Before you get onboard public transport

What you need to know before boarding public transport

Public transport operators have spent time and money to make
many of their vehicles and services accessible for people with a
mobility impairment.

Before you start travelling onboard public transport with a wheelchair
or mobility scooter, it is a good idea to be aware of your rights and

Do your homework

If you have never taken your wheelchair or mobility scooter on public
transport before, do some research before you leave home.

Make sure your wheelchair or mobility scooter is public transport
friendly and meets the Transport Standards.
If you have specific concerns or questions about travelling on public
transport, discuss them with the transport company.

Practise before you need to travel

Consider taking your wheelchair or mobility scooter on public
transport just to learn how to get around, before you need to
get somewhere.

For example, you may wish to travel during off-peak on buses,
trains, trams and ferries for your first few journeys, especially if you
are uncertain about how you will go. There will be fewer people
onboard and you will have more time and space to learn how to use
your wheelchair or mobility scooter.

If you are new to travelling by train, or want to refresh your travelling
skills, Queensland Rail runs quarterly Rail Safety and Orientation
Days. At these events, Queensland Rail staff are on hand to take
you through a station and stationary train in a relaxed and controlled

You will have an opportunity to learn about the variety of accessibility
features found across the City network, practice boarding,
disembarking, moving through the carriage and ask questions of
station staff and train crew. For more information about Rail Safety
and Orientation Days, email communityengagement@qr.com.au

Plan each journey

It is a good idea to plan ahead when wanting to travel on public
transport. Many services are accessible for passengers travelling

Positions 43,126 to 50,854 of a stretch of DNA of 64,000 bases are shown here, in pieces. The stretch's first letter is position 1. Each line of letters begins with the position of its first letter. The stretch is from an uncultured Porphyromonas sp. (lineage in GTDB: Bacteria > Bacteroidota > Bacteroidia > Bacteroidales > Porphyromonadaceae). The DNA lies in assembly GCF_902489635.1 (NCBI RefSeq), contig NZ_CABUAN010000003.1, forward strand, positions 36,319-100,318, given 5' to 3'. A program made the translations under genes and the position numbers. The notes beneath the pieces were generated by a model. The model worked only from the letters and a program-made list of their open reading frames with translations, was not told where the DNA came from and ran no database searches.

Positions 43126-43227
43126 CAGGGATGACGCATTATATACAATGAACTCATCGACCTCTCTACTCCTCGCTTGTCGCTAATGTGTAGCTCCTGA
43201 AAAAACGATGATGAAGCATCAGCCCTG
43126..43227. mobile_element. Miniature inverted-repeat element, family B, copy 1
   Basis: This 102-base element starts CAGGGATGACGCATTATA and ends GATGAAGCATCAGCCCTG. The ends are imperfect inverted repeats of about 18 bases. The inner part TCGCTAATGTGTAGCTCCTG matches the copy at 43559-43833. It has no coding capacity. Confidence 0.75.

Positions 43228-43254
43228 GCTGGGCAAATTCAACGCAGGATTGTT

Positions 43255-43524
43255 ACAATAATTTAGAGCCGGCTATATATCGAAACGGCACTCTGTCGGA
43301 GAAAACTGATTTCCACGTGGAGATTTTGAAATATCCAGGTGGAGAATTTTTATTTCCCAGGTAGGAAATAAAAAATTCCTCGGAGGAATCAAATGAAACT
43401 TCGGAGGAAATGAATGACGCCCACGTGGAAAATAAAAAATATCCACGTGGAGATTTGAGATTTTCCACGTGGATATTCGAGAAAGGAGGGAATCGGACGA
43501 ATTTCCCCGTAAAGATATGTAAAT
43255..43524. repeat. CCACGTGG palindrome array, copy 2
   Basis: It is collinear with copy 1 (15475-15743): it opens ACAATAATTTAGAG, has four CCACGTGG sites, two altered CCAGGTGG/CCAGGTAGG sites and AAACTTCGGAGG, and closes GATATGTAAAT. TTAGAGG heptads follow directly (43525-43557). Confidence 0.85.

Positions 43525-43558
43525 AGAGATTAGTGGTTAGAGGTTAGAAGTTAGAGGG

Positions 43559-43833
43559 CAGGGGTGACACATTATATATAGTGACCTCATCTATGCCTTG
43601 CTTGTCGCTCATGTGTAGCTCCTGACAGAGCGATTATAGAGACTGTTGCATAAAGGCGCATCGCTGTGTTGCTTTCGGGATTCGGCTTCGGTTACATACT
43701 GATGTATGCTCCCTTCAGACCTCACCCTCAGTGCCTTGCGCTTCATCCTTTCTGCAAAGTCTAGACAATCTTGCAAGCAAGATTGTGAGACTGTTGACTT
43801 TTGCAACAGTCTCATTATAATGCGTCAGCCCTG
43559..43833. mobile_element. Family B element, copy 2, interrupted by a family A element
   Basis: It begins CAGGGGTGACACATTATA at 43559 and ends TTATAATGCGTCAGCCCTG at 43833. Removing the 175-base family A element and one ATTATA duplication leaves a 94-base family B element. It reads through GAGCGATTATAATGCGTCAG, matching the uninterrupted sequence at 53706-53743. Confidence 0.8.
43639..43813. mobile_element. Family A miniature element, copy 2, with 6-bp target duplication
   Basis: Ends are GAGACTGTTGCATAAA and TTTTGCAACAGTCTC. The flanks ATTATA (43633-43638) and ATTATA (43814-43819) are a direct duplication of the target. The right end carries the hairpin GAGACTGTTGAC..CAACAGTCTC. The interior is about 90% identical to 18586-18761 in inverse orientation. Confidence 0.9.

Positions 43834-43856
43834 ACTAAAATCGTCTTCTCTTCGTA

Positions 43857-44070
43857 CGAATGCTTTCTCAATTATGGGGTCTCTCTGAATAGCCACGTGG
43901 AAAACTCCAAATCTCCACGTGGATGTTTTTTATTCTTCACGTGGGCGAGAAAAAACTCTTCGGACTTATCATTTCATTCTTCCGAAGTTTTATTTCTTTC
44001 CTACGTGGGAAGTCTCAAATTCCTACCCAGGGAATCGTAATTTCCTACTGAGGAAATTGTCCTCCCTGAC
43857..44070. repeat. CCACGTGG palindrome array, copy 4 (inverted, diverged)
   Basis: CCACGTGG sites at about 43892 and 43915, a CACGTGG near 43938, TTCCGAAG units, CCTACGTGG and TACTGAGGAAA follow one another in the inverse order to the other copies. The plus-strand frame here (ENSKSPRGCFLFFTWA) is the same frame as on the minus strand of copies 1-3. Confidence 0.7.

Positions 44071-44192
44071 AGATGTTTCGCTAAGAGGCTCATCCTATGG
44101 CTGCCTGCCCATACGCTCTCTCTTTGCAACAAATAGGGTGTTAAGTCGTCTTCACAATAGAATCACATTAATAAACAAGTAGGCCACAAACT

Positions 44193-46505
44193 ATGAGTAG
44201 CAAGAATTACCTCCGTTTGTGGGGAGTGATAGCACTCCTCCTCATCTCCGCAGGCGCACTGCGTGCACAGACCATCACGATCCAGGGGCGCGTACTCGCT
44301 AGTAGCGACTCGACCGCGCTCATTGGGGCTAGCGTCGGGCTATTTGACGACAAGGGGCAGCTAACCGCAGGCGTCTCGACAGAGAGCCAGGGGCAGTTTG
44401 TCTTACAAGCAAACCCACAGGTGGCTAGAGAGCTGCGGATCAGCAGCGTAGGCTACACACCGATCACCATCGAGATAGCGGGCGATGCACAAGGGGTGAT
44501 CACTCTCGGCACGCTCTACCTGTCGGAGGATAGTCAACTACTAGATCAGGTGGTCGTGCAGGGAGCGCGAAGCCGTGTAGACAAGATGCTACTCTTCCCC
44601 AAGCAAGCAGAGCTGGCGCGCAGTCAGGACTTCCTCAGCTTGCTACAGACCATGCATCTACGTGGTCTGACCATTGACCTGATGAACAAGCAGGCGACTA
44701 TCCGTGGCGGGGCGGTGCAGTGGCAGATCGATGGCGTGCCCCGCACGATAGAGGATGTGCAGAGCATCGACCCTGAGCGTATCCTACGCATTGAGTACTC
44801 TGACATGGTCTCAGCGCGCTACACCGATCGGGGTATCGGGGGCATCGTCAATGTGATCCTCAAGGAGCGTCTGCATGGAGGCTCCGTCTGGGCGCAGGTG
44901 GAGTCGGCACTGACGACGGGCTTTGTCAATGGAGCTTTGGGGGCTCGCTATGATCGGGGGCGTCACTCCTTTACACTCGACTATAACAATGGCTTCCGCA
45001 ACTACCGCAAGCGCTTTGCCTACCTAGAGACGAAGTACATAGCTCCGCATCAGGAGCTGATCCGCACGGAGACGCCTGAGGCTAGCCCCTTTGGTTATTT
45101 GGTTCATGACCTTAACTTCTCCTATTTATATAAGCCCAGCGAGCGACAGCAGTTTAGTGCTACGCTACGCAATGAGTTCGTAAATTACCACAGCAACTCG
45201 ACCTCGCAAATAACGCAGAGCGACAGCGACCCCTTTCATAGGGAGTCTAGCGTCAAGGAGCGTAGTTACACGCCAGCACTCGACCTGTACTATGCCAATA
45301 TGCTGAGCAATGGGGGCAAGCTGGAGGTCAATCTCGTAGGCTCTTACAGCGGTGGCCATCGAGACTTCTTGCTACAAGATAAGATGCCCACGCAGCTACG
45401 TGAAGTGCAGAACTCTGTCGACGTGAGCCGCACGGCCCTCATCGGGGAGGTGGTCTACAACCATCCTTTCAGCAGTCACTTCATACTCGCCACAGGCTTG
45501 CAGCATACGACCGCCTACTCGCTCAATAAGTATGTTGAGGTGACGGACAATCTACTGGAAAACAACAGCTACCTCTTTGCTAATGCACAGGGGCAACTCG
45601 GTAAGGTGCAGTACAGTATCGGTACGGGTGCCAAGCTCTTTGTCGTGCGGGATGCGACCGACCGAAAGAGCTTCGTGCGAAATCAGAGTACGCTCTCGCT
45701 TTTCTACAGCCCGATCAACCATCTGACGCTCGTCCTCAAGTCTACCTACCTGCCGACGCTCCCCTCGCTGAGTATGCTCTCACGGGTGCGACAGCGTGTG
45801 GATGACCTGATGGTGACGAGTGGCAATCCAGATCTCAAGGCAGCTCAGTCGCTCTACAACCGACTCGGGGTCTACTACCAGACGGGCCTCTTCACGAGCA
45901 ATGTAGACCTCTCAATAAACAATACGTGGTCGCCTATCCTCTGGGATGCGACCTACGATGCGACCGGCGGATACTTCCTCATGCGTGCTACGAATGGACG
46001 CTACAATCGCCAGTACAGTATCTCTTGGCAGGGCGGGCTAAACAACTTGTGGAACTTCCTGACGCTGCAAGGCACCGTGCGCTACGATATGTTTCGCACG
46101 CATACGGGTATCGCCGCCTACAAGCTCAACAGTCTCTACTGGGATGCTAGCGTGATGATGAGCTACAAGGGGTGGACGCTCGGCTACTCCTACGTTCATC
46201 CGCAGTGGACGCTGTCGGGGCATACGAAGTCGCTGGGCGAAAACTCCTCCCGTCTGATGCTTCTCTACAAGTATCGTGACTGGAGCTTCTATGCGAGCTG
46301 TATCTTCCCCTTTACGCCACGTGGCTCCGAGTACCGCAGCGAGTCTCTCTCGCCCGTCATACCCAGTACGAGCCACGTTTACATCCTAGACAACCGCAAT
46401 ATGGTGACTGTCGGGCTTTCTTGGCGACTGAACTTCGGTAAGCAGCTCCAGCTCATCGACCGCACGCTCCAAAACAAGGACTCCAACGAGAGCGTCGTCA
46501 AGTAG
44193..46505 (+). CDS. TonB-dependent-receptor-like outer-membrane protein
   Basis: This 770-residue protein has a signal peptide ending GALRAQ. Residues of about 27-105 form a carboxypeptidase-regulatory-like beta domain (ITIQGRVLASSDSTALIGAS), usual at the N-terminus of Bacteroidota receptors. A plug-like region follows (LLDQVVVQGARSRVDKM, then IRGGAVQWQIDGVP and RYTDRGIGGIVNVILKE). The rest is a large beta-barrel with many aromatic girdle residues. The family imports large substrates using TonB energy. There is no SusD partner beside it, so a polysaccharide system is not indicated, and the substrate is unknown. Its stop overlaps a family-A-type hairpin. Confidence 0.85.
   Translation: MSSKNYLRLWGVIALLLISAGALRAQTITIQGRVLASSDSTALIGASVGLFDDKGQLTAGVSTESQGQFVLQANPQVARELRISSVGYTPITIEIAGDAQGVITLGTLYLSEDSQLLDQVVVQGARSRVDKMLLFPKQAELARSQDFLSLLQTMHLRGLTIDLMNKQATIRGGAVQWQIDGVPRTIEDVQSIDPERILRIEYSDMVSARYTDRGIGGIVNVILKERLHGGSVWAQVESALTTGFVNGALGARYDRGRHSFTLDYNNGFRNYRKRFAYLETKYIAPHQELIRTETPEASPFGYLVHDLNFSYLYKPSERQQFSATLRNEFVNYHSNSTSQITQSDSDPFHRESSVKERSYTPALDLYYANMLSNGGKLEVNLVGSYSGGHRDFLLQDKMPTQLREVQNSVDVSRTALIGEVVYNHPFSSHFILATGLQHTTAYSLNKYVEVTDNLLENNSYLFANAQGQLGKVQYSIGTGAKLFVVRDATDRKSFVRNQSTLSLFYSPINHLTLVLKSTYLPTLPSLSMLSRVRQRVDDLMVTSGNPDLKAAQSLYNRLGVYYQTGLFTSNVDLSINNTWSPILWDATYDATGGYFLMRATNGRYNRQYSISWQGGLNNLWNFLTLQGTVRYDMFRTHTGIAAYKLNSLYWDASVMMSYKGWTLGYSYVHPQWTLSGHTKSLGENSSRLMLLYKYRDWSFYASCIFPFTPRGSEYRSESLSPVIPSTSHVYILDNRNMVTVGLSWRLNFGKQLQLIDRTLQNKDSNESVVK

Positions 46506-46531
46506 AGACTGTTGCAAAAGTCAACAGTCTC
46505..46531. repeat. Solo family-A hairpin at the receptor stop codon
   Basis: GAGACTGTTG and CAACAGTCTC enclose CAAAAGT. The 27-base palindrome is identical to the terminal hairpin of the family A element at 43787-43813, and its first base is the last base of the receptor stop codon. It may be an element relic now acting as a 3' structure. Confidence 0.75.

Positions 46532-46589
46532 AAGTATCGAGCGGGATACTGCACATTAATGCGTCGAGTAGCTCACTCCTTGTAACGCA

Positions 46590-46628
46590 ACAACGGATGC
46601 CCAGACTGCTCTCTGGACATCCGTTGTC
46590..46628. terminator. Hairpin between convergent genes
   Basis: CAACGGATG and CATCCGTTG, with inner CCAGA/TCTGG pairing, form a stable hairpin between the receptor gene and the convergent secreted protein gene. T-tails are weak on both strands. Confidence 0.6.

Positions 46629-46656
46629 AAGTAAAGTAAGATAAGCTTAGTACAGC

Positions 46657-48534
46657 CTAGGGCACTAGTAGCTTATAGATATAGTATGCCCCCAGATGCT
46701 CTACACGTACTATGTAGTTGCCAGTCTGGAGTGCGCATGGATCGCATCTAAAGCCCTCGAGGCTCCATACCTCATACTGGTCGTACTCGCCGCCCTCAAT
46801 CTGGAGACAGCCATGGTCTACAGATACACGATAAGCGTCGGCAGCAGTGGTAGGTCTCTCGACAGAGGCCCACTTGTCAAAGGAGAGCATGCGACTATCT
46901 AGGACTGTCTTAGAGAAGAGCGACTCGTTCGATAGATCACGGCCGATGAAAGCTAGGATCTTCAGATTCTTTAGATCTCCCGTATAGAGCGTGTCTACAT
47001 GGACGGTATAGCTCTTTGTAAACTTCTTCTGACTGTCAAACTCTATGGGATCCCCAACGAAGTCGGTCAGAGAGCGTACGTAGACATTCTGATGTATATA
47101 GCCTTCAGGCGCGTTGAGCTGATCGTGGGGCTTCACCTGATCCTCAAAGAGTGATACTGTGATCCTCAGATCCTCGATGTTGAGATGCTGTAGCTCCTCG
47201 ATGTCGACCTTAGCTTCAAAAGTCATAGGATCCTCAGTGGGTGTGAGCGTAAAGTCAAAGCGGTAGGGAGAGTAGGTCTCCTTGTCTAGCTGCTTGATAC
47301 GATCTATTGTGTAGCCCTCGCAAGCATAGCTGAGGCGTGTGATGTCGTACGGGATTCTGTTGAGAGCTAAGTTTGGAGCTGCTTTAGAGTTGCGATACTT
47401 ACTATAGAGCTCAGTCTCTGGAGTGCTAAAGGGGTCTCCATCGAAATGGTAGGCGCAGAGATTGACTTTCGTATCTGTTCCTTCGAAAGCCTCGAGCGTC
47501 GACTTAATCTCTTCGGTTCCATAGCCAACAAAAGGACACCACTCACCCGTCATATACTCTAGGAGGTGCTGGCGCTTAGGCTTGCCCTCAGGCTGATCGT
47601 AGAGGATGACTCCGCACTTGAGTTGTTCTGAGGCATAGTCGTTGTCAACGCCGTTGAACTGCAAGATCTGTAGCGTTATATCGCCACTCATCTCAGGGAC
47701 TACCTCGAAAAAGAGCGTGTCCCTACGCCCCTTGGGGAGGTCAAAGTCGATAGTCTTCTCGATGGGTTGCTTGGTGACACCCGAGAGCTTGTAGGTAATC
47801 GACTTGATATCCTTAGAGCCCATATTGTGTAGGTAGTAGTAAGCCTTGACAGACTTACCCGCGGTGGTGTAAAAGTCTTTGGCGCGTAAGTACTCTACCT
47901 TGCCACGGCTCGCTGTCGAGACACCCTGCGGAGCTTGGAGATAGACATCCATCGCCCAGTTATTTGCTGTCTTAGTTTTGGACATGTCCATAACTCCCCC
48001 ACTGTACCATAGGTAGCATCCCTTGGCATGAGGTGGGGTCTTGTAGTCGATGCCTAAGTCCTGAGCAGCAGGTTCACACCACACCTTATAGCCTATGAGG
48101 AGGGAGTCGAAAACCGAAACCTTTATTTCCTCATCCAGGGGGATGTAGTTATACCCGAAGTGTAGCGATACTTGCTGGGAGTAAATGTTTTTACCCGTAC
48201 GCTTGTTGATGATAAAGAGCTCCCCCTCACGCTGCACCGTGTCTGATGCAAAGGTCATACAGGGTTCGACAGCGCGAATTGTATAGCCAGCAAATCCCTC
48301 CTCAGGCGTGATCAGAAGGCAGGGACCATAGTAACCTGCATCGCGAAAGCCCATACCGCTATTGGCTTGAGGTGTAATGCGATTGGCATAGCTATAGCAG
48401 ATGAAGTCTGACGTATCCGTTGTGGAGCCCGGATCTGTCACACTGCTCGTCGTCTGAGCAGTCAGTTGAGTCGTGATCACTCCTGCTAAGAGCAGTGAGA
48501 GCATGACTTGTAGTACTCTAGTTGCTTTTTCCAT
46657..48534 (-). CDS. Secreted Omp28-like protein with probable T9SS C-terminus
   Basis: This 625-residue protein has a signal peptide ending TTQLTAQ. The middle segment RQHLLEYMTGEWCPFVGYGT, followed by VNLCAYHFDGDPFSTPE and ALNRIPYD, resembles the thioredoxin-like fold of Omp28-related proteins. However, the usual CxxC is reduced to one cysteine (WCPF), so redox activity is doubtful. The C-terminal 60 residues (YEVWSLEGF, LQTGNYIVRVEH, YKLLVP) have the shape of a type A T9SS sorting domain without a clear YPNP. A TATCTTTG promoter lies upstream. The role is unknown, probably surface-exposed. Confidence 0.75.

with wheelchairs and mobility scooters, but some are not.

If you are booking an accessible taxi, you should plan ahead and
pre-book your taxi. Make sure you let the booking company know
that you require an accessible taxi as these bookings must be given
priority over general bookings.

If you are at a taxi rank, and a rank marshal is present, accessible
taxis can be requested via radio, if there isn’t one waiting. A vacant,
on duty taxi (usually indicated by the hail light turned on) may be
hailed at any time; however the driver must not disregard the road
rules to pull over to accept the fare.

The Transport Standards require response times for accessible
taxis bookings to be the same as for other taxis. The department
publishes information it receives from taxi companies about waiting
times on its website at www.tmr.qld.gov.au.

Queensland Rail does not require advance notice of your plans if
you intend on travelling on the City network.

If you are planning to travel on Queensland Rail’s long distance
Traveltrain services, contact their Customer Care Centre on
1800 TRAINS (872 467) to discuss travel requirements.

If you are using G:link trams on the Gold Coast, you do not need to
provide advance notice of your journey.

If you’re planning to travel by other modes of public transport
such as buses and ferries, and you have specific travel needs or
particular questions, play it safe and raise them with the transport
operator before travelling.

If you give the operator time to plan ahead, they will be better
prepared to assist you and ensure you have a safe and comfortable

Credit: Wheelchairs and Mobility Scooters | Department of Transport and Main Roads © The State of Queensland (Department of Transport and Main Roads) 2017  http://creative commons.org/licences/by-nd-sa/2.5/au TMRWMS updated February 2017